Seychelles court overrules parliament dissolution

15:27, July 19, 2011      

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The Seychelles National Assembly (parliament), which dissolved itself last week, will reconvene on Tuesday after the Indian Ocean island country's Constitutional Court overruled that decision.

The main opposition Seychelles National Party (SNP) brought the matter to the Constitutional Court along with the decision of Speaker Patrick Herminie, not to entertain its demand to replace two proportionally-elected Members of the National Assembly (MNA).

The two members banished from the SNP voted for a motion tabled by the ruling party Lepep last Tuesday, which led to a two-thirds majority of vote to dissolve the assembly.

The ruling of the three-member panel in the Constitutional Court, two Seychellois and an expatriate, on Monday supported the argument of the opposition lawyer, Bernard Georges, who in an interview to the national television station SBC had earlier described the dissolution of the National Assembly as "illegal and unconstitutional."

The court agreed that the speaker should have given notice of the demand for dissolution by putting it on the Order Paper.

Sources close to the Office of the Speaker pointed out, however, that the speaker still can dissolve the National Assembly as it is a right invested in him and intended to be executed at Tuesday's sitting.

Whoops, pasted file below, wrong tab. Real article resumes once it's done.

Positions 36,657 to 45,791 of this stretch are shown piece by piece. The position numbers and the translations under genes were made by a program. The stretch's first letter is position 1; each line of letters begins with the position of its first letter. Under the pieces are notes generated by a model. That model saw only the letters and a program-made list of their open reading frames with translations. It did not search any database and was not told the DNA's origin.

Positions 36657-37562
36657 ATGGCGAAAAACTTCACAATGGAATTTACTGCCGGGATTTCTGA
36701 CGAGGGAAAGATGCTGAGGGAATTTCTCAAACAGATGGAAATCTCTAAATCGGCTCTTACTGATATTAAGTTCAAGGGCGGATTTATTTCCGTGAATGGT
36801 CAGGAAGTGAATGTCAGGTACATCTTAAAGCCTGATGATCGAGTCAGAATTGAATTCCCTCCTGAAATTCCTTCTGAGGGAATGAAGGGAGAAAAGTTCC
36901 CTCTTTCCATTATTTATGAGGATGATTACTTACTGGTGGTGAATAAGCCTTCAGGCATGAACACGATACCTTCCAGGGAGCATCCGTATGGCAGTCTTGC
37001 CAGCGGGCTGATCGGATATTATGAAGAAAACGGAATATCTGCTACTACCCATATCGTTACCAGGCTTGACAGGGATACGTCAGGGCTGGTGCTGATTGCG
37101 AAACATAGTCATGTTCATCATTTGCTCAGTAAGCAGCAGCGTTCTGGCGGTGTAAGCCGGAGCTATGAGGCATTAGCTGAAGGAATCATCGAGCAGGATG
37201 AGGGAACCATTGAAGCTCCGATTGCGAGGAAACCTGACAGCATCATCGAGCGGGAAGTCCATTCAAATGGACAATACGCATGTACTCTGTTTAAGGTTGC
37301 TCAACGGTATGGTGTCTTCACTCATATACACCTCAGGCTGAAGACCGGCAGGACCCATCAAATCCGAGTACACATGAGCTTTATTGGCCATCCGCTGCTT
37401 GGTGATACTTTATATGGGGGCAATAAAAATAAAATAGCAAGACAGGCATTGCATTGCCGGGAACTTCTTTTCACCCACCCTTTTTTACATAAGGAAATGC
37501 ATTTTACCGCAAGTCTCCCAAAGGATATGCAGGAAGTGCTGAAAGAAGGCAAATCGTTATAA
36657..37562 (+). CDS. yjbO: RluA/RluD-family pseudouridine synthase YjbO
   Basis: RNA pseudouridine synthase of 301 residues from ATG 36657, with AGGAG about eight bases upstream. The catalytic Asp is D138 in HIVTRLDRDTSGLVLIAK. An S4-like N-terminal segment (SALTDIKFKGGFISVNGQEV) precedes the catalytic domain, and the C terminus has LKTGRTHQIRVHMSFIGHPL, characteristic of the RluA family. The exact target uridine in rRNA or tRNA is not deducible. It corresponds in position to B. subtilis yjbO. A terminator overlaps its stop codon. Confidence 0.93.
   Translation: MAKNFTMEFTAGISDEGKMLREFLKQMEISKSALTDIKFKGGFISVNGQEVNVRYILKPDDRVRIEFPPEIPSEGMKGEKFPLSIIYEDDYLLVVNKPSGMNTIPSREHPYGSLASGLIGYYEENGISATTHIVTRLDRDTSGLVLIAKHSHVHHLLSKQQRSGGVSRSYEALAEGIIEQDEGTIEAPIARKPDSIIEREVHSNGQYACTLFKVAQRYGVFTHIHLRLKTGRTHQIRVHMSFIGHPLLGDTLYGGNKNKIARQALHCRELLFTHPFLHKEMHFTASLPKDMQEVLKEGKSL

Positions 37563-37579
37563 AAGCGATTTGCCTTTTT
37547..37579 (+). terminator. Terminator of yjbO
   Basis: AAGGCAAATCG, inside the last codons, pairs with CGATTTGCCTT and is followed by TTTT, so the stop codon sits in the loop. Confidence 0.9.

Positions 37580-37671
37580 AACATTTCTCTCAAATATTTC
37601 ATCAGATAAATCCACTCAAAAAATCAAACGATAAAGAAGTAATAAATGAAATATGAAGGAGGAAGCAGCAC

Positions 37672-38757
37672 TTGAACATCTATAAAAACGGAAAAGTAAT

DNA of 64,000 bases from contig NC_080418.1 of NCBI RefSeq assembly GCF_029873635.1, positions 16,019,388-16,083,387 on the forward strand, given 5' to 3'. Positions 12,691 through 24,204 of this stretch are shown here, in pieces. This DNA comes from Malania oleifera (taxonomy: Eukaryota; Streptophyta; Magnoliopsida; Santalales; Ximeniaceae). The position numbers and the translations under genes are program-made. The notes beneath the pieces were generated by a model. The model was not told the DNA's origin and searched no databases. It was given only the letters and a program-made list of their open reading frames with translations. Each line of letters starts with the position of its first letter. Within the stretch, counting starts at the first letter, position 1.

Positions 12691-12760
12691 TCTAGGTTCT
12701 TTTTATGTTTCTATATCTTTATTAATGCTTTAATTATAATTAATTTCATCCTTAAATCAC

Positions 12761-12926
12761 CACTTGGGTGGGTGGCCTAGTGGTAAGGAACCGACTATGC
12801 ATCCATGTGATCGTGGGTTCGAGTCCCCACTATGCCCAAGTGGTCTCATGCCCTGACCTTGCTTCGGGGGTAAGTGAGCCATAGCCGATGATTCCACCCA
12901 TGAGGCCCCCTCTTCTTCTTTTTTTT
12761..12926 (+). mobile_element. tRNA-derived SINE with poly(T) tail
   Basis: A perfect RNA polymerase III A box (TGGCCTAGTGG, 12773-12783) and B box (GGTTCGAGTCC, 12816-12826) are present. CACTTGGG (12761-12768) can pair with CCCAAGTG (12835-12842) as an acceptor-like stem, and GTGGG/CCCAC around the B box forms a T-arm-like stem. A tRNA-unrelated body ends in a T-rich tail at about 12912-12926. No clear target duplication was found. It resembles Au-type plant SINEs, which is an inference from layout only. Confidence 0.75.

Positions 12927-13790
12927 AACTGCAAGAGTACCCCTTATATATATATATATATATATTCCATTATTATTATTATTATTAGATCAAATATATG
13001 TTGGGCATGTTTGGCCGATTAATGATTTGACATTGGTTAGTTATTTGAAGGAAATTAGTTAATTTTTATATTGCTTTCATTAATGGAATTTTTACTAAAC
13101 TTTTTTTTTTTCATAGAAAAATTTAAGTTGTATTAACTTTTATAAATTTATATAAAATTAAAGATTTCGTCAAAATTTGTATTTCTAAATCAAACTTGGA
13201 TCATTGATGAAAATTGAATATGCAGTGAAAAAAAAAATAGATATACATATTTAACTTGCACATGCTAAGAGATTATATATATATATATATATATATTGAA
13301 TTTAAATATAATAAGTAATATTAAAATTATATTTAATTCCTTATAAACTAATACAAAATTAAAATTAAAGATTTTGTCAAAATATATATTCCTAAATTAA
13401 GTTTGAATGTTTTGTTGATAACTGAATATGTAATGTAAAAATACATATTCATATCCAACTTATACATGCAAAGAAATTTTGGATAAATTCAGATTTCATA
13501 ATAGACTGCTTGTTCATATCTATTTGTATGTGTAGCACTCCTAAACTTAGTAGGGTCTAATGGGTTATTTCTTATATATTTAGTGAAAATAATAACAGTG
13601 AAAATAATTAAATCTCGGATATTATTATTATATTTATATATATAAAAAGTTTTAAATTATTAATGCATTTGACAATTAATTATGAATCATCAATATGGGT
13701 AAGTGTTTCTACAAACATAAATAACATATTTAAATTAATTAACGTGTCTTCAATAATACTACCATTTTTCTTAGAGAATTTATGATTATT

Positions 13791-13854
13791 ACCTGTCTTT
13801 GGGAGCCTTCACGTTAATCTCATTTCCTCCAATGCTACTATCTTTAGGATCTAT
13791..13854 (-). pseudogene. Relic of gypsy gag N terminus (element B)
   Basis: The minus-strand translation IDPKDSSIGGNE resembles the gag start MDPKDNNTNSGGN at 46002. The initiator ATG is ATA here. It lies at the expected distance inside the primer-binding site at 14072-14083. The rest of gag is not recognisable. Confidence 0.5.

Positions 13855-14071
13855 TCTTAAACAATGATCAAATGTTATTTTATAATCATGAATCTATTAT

The SNP has boycotted most sessions of the assembly since James Michel, leader of the Lepep, was re-elected in the presidential election in May. The two rivalry parties each accused the other of rigging the electoral process.

The Seychelles, an archipelago of 115 islands in the middle of the Indian Ocean, has a 34 members for the just dissolved assembly elected through a mix electoral system.

Of the lawmakers, 25 are elected directly to represent each of the country's districts and the remaining seats are allocated in proportion to the votes garnered by each party.

The Lepep, the longtime ruling party since the country's independence in 1976, secured 23 seats while the SNP had 11 in the dissolved assembly.

The fresh election for a new legislature will take place within the next three months instead of April next year, the time the election would have taken place if the assembly is allowed to complete its mandate.

It is widely expected that the Lepep will secure a two-thirds majority in the coming election, giving it absolute control of the Assembly and enough leverage to push through its agendas.

Source: Xinhua
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